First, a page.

The midpoint slider controls how far in the dark edges get to the centre of your photo.
Feather controls how soft or hard your vignette will look.
A softer vignette looks more appealing than a hard, “spotlight” effect.
Sharpening should be the last editing step. It adds contrast between pixels and edges. This, in turn, adds definition and creates a more refined look.
But don’t apply sharpening to the whole image.
In product photography, there is not much point in sharpening the props and the background.
The focus is on the product. So that is what you sharpen.
To do this in Lightroom, mask out the image to select the areas of the image you want to sharpen. Hold down the Alt/Option key while clicking on Masking in the Sharpening panel.
Lightroom will show you where the sharpening is being applied in white. Your image will look like an x-ray.
Slide it to the right. The farther right you go, the less the image will be sharpened.
Here is a screenshot with the sharpening mask applied to +70. I didn’t want to sharpen the background. Just the details of my product, particularly the lettering on my product jar.
You will find that you will be in the +70-80 range for sharpening this type of photography.
Exporting and Saving
Once you are satisfied with your edit, it’s time to export and save your image.
Lightroom has kept track of all of the changes you’ve made. You can always undo these changes by stepping back in the history panel.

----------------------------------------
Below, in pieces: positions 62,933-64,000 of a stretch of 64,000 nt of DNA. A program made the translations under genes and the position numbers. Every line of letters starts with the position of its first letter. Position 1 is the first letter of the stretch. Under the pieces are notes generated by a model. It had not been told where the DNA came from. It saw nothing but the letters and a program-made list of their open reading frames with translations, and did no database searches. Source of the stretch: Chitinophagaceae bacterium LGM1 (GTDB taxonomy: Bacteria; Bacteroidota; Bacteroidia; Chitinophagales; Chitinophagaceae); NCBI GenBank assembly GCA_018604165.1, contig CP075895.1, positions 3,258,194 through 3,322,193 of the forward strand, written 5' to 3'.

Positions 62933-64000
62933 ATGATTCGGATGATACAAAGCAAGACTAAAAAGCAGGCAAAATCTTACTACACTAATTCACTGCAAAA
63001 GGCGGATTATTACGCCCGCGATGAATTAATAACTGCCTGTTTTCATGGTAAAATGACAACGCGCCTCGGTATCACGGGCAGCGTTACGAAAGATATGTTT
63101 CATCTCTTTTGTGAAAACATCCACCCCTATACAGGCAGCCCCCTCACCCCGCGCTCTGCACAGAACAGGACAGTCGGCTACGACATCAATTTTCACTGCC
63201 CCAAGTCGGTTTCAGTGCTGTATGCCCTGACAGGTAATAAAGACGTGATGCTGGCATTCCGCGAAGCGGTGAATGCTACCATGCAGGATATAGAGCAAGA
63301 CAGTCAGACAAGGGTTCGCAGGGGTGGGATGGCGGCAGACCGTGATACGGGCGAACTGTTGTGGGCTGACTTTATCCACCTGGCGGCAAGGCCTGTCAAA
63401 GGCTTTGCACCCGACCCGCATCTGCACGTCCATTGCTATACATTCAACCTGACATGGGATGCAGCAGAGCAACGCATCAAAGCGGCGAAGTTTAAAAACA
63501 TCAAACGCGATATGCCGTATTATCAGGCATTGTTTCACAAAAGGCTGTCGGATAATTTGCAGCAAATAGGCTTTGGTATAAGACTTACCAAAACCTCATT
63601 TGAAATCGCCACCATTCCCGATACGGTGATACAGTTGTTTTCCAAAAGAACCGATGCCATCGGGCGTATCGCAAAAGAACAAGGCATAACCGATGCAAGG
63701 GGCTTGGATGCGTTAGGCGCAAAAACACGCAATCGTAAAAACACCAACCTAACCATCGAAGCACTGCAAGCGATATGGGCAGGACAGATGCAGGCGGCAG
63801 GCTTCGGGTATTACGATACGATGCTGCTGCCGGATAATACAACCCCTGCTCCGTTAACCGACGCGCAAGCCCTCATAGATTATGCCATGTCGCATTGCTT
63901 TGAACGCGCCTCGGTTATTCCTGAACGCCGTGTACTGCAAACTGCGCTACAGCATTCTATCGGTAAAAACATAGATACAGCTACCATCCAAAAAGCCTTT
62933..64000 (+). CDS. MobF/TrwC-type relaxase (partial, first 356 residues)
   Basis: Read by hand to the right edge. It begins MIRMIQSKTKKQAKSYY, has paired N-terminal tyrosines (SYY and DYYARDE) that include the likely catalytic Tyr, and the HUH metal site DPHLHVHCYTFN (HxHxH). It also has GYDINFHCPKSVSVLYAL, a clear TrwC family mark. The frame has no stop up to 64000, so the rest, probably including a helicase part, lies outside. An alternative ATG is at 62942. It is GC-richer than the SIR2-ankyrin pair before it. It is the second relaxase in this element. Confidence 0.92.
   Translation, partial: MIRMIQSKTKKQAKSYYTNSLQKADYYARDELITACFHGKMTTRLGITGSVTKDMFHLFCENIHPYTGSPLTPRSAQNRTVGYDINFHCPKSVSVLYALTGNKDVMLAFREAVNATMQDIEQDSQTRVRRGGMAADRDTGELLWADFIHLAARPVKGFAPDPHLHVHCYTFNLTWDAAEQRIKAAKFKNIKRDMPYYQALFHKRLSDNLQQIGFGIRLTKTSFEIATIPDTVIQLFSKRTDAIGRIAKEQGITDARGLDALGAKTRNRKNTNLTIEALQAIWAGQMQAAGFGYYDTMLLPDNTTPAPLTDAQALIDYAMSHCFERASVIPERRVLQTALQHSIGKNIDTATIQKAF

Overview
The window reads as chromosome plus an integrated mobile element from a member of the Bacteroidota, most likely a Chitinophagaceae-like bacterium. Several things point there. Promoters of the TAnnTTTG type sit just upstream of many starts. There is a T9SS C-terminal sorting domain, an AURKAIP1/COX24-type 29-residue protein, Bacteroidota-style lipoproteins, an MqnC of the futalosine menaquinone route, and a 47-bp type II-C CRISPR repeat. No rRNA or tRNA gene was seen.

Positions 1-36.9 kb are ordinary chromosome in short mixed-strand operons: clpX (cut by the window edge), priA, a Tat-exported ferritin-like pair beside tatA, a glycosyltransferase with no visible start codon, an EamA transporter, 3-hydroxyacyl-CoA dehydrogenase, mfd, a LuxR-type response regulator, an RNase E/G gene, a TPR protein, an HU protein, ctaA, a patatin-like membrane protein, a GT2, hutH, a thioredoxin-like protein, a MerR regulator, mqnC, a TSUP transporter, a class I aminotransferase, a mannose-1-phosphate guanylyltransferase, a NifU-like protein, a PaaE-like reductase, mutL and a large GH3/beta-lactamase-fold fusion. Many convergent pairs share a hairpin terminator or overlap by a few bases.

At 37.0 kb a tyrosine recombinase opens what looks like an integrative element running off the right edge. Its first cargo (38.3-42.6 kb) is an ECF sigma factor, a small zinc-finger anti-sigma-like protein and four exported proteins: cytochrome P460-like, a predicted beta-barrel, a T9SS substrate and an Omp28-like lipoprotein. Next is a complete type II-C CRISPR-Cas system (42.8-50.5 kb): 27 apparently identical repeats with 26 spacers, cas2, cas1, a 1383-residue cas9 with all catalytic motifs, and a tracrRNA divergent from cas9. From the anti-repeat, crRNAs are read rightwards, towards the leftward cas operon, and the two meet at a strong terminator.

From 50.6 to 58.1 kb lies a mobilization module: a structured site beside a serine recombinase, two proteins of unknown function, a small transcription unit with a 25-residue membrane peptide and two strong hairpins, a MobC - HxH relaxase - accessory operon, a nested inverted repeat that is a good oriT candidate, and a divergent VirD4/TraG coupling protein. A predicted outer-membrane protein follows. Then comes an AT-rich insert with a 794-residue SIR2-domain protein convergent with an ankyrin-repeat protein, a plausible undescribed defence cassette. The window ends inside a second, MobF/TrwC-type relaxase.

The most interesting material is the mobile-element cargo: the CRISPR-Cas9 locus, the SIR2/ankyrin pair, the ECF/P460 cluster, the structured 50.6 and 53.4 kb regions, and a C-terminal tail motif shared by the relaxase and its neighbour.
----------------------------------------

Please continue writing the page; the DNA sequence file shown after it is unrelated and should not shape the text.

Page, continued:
You can see that I worked on a virtual copy. This means I duplicated my file so I would have the original in my Lightroom filmstrip in case I needed it.
To create a virtual copy, go up to the Photo tab and choose ‘Create Virtual Copy’. You will see a duplicate of your image in the filmstrip.
To save the file onto your computer, click on the File tab in the top left-hand of your screen and choose Export.
A box will pop up where you input the information about how you want to save the file. Decide which folder you want to save it in under the Export Location tab.
For example, I saved all of the images I used for this post in a folder called “Expert Photography”.
Decide which file settings you will use. If you are using your images for the web, you will choose JPEG with sRGB as your colour space. For sRGB, the typical resolution needs only be 72 pixels per inch.
If you need your image file to be a certain dimension, you can check ‘Resize to fit’ and specify the inches or pixels etc.
Hit Export and Lightroom will save your image with the settings you have applied to your destination folder.
And here is the final image!
Not drastically different than what I began with. Overall a more balanced and refined looking photo and one that is consistent with my style of photography.
You can use the same steps and approach white light and airy images as well.
The end goal of product photography are clean images with beautiful light and a subtle hand when it comes to editing.
For this, Lightroom is all you need.